Pangolins and bats have both been found to carry viruses that bear striking similarities to the COVID-19 coronavirus that is sweeping the world. These are among the creatures that are available in China’s notorious wet markets, and while both China and Vietnam have banned them, reports have surfaced that the wet markets are still open.
A correspondent for the Daily Mail said that in the city of Dongguan, “Everyone here believes the outbreak is over and there's nothing to worry about any more. It's just a foreign problem now as far as they are concerned. The markets have gone back to operating in exactly the same way as they did before coronavirus.” This source went on to say that “The only difference is that security guards try to stop anyone taking pictures which would never have happened before.”
This report comes after China lifted the nation-wide lockdown orders, and told citizens that resuming their normal life and livelihoods was the thing to do. Markets in Guilin were also reported to be selling exotic animals for food.
It is not known precisely how the virus made the jump from animals to humans, or the exact origin of it. Conservationists and scientists say that wildlife should not be for sale for consumption, and instead should be studied to see exactly how transmission from animal to human was made.
Pangolins are both used as food and in traditional Chinese medicine, and as such, they are the most commonly trafficked mammal on the black market. Handling the animals at all should only be done with caution, according to scientists. Smuggled Malayan pangolins were the ones in which related groups of coronaviruses have been found, Tommy Lam at The University of Hong Kong told the BBC.
Lam went on to say that while the pangolins’ “role as the intermediate host of the SARS-CoV-2 outbreak remains to be confirmed, sale of these wild animals in wet markets should be strictly prohibited to avoid future zoonotic [animal to human] transmission.”
It’s not only pangolins that are considered a viral threat to human populations, but bats as well. The coronaviruses found in bats are even more similar to human viruses, but in bats, the viruses do not have the key tool that helps the viruses invade cells.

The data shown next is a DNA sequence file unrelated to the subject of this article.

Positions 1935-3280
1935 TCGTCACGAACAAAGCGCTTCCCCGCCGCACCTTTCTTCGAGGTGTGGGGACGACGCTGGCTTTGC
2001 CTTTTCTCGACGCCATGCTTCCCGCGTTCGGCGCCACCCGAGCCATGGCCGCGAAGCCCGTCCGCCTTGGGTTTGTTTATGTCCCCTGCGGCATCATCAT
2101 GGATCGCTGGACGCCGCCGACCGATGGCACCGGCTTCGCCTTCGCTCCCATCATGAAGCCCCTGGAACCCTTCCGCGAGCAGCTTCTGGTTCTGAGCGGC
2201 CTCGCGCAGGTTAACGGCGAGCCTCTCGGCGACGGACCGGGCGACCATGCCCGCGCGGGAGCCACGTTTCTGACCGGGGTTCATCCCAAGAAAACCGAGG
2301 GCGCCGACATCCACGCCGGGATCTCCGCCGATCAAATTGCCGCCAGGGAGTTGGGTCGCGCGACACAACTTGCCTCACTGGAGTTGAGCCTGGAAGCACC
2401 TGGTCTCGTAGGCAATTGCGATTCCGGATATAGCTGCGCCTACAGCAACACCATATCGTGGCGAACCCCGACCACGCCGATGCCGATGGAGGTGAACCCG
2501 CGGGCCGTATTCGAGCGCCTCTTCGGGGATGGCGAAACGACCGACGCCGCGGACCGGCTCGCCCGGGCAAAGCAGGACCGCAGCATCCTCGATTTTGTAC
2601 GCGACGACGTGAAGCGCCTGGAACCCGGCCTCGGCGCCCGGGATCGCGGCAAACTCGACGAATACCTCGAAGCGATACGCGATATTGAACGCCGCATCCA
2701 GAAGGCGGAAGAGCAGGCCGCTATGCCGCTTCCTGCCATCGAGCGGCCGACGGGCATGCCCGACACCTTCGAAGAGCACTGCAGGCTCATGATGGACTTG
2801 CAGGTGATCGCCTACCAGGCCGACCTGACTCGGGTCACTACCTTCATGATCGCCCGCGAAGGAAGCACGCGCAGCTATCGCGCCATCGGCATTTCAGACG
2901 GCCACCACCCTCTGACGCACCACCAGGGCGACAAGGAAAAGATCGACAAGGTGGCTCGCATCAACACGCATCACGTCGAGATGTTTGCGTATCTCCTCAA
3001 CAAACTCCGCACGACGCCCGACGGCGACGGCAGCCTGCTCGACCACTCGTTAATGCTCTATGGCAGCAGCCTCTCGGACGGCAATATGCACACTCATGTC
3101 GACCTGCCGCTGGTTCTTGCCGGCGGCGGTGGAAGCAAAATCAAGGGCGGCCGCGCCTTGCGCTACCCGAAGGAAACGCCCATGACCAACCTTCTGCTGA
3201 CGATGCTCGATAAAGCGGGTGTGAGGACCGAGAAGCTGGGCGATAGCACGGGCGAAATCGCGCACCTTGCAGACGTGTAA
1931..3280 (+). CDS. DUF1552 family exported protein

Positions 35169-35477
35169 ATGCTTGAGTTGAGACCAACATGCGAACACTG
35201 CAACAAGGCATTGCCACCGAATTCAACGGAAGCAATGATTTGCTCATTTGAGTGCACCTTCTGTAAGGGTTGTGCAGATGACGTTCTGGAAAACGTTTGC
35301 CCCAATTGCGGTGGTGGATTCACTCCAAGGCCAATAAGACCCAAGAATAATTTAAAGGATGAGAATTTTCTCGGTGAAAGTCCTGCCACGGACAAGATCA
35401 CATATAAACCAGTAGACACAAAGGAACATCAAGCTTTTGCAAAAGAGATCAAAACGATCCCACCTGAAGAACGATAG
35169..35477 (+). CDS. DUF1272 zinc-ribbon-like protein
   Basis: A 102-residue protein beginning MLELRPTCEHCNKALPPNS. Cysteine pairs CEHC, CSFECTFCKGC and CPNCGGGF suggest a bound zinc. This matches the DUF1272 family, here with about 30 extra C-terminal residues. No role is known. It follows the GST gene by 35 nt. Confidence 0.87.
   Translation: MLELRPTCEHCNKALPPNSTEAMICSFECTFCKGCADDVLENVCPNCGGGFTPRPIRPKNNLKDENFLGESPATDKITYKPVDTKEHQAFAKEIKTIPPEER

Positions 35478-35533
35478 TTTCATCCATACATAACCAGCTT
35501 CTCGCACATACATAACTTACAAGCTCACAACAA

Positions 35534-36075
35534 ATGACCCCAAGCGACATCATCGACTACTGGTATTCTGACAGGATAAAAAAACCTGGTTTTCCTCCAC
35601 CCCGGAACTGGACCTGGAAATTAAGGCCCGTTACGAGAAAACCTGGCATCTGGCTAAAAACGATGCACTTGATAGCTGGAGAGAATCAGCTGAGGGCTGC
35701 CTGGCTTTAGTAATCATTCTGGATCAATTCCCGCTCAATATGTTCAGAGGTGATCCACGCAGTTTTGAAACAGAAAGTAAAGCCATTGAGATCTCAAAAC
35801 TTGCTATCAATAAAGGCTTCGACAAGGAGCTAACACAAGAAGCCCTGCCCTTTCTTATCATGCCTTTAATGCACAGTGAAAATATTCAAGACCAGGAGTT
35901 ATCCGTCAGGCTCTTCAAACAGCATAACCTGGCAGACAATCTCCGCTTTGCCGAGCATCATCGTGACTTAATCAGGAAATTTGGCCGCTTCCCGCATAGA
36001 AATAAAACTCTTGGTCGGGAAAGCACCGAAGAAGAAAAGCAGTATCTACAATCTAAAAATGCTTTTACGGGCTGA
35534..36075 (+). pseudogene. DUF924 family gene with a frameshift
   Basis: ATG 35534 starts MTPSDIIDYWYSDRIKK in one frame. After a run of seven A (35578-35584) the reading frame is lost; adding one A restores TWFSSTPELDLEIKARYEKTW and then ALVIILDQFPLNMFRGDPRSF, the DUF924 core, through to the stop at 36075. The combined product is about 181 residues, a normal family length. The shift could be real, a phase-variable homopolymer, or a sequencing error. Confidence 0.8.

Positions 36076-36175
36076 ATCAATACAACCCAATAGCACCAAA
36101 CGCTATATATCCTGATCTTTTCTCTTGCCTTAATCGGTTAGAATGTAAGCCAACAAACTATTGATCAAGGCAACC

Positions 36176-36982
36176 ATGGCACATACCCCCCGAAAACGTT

Professor Edward Holmes, from the University of Sydney, notes that “Bats are certainly involved, pangolins may be, but it is very possible that other animal species are involved as well.” Researchers are working hard to find the animal origin of the illness.
Yet, the wet markets in China remain open.
“A distinctly fetid stench greets you long before entering the market; soon it becomes apparent why they’re referred to as ‘wet’,” writes Melissa Chen for Spectator US describing the experience of visiting a wet market with her mother as a child. “Unidentified fluids, sometimes with ribbons of red swirls, pool around your shoes, draining from the blocks of ice used to keep all the meats fresh.
“Storekeepers occasionally hose things down in specious attempts to disperse the suspicious-looking liquids, meaning the floor never dries. Live eels and fish slosh around in open tanks perched on prep tables where they’re bludgeoned, gutted and filleted for each customer.
“I once had the misfortune of standing in the Splash Zone, too close to a fishmonger who was wrestling with and descaling a snakehead (type of fish) while it was still violently flopping and gasping for air. A mixture of blood, water and flecks of fish scale rained upon me like macabre confetti.”
This is the kind of wet market that sold wild creatures in Wuhan, and is believed to be the origin of the virus. The kind of species that are available at these markets is wide and varied. Dogs, cats, wild cubs, bats, scorpions, snakes, are all packed together in cages, stacked atop one another.
Much as author Albert Camus noted his opposition to hanging after witnessing public executions as a child, Chen advocates for the closing of the wet markets. Many voices denounce the practice of trapping, trading, smuggling, selling, butchering, and consuming wild and exotic animals, and researchers and scientists stating unequivocally their belief that a terrifying contagion emerged from the practice.
For it’s part, however, Beijing continues to deny that the coronavirus originated in China at all, and touts theories that it came from the US as a means of biological warfare. This despite the fact that the wet markets came under fire after the SARS outbreak in 2003, when that virus was found to have originated in a Guangdong market. After a temporary ban that year to contain the virus, they were reopened. And the markets remain open today.